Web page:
Spiritual pride is one of the most harmful sins to your faith. Pride says, “I’ve got this.” It causes you to look away from Jesus and shines a spotlight on you.
Today, the more independent you are as a person, the more you’re applauded. Self-starters, self-reliance, self-sustaining—these are all ways to describe someone who’s “made it.”
Selfless, servant, dependent—these are how God calls us to live out our faith. It’s a counter-cultural way of thinking.
But what does spiritual pride look like? And sometimes it’s difficult to spot. After all, it’s something we’re proud of! Thankfully, we can sniff it out with God’s help.
What is Spiritual Pride?
Spiritual pride is what happens when we believe we’ve got God, the Bible, and the Christian life figured out. It makes us feel superior to others and often leads to criticism, defensiveness, and self-focus.
Why is Spiritual Pride a Problem?
Who was Jesus most critical of during his time on earth? Well, it wasn’t the “sinners.” Instead, it was the people who had spiritual pride. Those who were confident they were God’s favorites because they were doing everything right. They became mean, condescending, and bullied people who disagreed with them.
To Jesus, spiritual pride was one of the most significant problems a person can have. In one memorable story, a woman caught sleeping with a man who wasn’t her husband was brought to Jesus. Jesus does tell her to go and sin no more, but only after challenging the spiritual pride of those who brought the woman to him.
So, we need to be on the lookout for spiritual pride in our own lives. But how do we know if we’re experiencing it. Well first, if anyone thinks to themselves “I would never deal with spiritual pride” then they probably have spiritual pride. Here are three other ways you can spot spiritual pride in your life.
3 Ways to Spot Spiritual Pride
1. Unhealthy Comparison
Comparison leads to pride? Really? Yes, really. Your journey with Christ is completely your own. To compare what God has blessed others with—children, marriage, income—takes away from delighting in how He’s blessed your life. Comparison can kill your joy and replace it with envy. It’s only a short step from that envy to the grip of pride’s whispers: You deserve what they have. You’re better than they are, after all.
Everyone messes up. But how do you handle the mistake or sin? Does it make you defensive and irritated that you’ve been “accused”? Pride doesn’t notice its own mistakes. It’s amazing at noticing everyone else’s. Just don’t dare notice pride’s flaws!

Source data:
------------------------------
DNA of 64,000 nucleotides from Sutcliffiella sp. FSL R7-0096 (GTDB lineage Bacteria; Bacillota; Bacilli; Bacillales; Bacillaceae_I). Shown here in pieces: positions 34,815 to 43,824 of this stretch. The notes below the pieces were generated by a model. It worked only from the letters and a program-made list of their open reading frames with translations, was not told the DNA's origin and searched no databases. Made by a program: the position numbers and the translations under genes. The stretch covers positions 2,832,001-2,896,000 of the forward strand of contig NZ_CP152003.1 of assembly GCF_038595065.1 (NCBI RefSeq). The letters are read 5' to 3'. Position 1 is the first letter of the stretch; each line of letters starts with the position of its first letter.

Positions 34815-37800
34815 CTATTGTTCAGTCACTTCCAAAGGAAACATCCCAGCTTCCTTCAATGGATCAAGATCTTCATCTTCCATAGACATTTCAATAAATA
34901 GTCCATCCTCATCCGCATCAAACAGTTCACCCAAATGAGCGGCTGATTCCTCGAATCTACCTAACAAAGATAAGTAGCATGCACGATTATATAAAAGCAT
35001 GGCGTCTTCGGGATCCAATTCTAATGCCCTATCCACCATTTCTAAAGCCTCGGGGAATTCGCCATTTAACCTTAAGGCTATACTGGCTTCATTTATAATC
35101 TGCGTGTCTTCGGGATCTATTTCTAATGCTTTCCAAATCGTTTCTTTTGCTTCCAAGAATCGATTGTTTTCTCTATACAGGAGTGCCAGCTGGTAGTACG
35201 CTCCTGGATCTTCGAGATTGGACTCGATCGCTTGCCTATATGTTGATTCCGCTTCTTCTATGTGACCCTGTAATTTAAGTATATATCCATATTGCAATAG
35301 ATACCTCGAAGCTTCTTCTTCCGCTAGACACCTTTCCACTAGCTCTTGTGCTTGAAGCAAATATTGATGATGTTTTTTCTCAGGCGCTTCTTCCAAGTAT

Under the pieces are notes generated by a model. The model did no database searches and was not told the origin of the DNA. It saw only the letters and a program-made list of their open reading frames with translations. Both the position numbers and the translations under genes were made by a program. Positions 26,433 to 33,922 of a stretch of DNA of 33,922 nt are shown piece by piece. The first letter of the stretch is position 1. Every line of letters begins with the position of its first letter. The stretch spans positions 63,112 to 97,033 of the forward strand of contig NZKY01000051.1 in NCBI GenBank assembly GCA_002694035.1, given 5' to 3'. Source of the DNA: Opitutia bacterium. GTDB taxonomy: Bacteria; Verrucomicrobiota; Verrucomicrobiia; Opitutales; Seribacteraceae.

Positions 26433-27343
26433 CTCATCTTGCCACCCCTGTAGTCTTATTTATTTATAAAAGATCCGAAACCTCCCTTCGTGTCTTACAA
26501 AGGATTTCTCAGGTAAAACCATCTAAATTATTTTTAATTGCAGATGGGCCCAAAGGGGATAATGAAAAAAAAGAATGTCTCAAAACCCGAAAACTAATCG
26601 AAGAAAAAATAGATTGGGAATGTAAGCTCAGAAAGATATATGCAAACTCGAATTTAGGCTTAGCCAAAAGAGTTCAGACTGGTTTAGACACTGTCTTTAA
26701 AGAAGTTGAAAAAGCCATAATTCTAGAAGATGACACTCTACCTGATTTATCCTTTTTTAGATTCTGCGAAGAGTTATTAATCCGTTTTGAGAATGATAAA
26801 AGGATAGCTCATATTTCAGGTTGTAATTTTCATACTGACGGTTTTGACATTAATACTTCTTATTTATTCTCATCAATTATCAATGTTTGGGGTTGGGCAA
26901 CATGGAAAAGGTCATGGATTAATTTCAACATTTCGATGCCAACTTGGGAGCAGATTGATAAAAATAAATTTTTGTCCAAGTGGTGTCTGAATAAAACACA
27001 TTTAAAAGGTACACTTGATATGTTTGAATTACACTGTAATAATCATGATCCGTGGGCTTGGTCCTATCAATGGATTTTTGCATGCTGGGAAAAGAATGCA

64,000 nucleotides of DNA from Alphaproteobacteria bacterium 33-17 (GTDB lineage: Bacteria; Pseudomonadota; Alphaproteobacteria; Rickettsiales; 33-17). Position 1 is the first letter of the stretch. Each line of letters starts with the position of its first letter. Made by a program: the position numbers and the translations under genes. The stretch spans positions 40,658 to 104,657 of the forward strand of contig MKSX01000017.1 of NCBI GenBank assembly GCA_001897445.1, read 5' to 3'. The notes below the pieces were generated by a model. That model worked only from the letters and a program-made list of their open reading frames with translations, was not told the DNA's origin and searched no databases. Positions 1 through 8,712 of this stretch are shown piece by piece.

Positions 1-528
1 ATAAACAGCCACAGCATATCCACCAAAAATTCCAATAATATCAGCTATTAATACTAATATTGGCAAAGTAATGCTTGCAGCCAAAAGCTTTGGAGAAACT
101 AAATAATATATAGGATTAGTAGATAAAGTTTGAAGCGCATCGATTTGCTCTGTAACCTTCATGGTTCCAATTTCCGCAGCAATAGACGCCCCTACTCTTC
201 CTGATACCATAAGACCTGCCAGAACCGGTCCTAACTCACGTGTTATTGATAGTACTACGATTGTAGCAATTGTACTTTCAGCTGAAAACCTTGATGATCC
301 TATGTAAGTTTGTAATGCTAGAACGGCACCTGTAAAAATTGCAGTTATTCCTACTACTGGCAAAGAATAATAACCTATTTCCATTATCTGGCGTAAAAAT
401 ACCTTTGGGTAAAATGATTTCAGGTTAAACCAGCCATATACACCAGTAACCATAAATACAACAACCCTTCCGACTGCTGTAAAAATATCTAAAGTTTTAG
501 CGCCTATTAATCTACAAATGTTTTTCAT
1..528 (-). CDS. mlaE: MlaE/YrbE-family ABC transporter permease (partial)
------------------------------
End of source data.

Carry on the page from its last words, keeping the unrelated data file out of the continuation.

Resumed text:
Let’s get really honest—how much of your day is spent thinking about you? What you want, what you don’t have, what you need to be happy? How often do you consider the needs and perspectives of your coworkers or the cashier at the grocery store? The problem with self-obsession is it doesn’t leave room for anyone else. It’s hard to love God and your neighbors when you can only think of yourself.
Okay, so we’ve lined up a few ways to spot spiritual pride—let’s talk about how you can combat it.
4 Ways to Undo Spiritual Pride
1. Pray for humility
When we ask God for characteristics like humility, He answers by giving us opportunities to be humble. You won’t just wake up one day without the urge to compare yourself to others, but you will learn to celebrate others’ lives without jealousy.
2. Give grace
One of my mentors always said it’s really hard to hate someone you pray for. If you feel defensive because someone wronged you, try praying for them. Thank God for them, ask Him to bless their lives. Soon, what was so divisive doesn’t seem to matter anymore. Grace can open the door for you to receive truth that pride might be trying to shut out of your life.
3. Practice reliance
God calls us to be completely dependent on Him. This doesn’t mean we’re inactive in our faith—it means we properly place our reliance on Him. Reliance = trust that God will take care of you. It takes the pressure off. You can’t do everything, but God can.
4. Become a student
Each follower of Jesus is unique and will understand God through the lens of their culture, experience, and relationships. This is good news because that means everyone has something to teach us about God. So let’s stop pretending we know it all, and approach every conversation as a student with questions rather than a teacher with answers.
Jesus shows us a better way of living.
The only one who can claim to know everything and live perfectly is Jesus. Yet, he didn’t live with pride. In fact he did the opposite. He lived with a humble love for others. He did challenge sin, but almost always in a hope-filled, restorative way.
Jesus invites us to live with the same kind of love. When we stay close to him, we learn a better way of life while remaining humble, forgiving, and always willing to learn more. So why is spiritual pride one of the most harmful sins we can struggle with? Because it’s the opposite of love. Stay with me. Humility seems like it’s the opposite of pride, but when you dig a little deeper you’ll find the true opposite is love. Allow Jesus to undo the knots spiritual pride has created in your heart. You’re not better than others, you’re not perfect and you’re not the main character of life.
Humbly and graciously allow God to undo your pride. Jesus didn’t consider Himself too spiritually great to help us. He is love. And we can be less prideful and more loving every day if we’ll allow Him to work in our hearts.
Love is patient, love is kind. It does not envy, it does not boast, it is not proud. It does not dishonor others, it is not self-seeking, it is not easily angered, it keeps no record of wrongs. Love does not delight in evil but rejoices with the truth. It always protects, always trusts, always hopes, always perseveres. 1 Corinthians 13:4-7 NIV